One of most common situations a TEFL teacher will find themself in is Explaining Unknown Words.
A typical scenario is when a class is working on a text or watching a video and then a student will simply ask what the meaning of a certain word is. They may well use you as a kind of walking dictionary so this article looks at different ways you can use to explain the meaning of a new word. You can combine these methods, play with them, pick and choose between them and soon you’ll start to know which method is best for which word and explaining the meaning of unknown words will become second nature to you.
But before looking at the list remember:
- it is far better if the student can work out (with your prompting if necessary) the meaning of a word rather than you just explain it straight off
- many words in English have more than one meaning; just stick with a single meaning in the context given and don’t over complicate things
- Don’t explain the word but instead ask if any other student in the class can explain what it means. A variation on this is to get the students into small groups and have them swap words and explain them to each other; the words one student doesn’t know may well not be the words another student doesn’t know.
- Note here that if you have a monolingual class, make sure they’re only speaking English during this exercise.
- Rather than explain immediately, see if the students can guess the meaning from the context.
- Break the word down into its component parts or look at very similar words to see if the student can see a connection to the meaning. For example if a student asks you want repatriate means you can show them the prefix re and compare its use in words like return, repay, rework (i.e. do again); then talk about what patriate means and perhaps look at a similar words like patriotism. In other words, work with the student in using their existing vocabulary to guess the meaning of a similar new word.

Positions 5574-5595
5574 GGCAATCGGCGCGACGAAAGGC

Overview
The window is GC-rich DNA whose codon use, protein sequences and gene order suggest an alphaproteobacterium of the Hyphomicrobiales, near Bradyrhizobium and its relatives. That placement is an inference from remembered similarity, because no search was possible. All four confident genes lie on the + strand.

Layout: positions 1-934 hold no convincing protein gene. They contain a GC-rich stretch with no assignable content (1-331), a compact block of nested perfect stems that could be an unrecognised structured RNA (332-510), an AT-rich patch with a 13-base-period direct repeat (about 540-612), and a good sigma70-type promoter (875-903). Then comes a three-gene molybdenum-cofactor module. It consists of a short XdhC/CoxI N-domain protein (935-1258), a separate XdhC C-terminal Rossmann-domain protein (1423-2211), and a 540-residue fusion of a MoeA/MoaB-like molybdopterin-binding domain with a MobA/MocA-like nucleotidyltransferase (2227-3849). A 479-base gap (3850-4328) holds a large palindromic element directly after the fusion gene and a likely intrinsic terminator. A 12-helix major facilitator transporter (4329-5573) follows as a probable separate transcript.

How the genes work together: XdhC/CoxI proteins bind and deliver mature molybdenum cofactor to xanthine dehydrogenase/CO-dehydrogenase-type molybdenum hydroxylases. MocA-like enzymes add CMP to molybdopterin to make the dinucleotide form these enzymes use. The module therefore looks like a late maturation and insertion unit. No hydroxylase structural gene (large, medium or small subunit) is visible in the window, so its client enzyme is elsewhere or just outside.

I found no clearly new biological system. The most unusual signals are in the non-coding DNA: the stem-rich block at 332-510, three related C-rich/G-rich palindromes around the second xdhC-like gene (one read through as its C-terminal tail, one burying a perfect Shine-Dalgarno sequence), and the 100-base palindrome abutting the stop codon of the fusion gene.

- Get the students to look up the word in a monolingual dictionary (especially useful here are Learner’s Dictionaries).
- Draw a picture on the board. Or how about getting a student to draw a picture on the board following your instructions?
- Mime the word.
- If it’s there in the class, silently point to it.
- Give the opposite. Suppose a student asks the meaning of miserable, say black – white, up – down, good – bad, happy….
- Give a synonym. Of course there are no true synonyms in English, but for beginner and intermediate classes you can afford to use them. What does miserable mean? Sad…
- For some words you can use a scale ladder, adverbs of frequency, for example, lend themselves to this kind of explanation.
- Finally, if all else fails, explain the word but in English only; give a couple of good examples of the word in context and then get the students to give you other examples as well.
How to Teach English – a basic course in teaching
Teaching Vocabulary – a video guide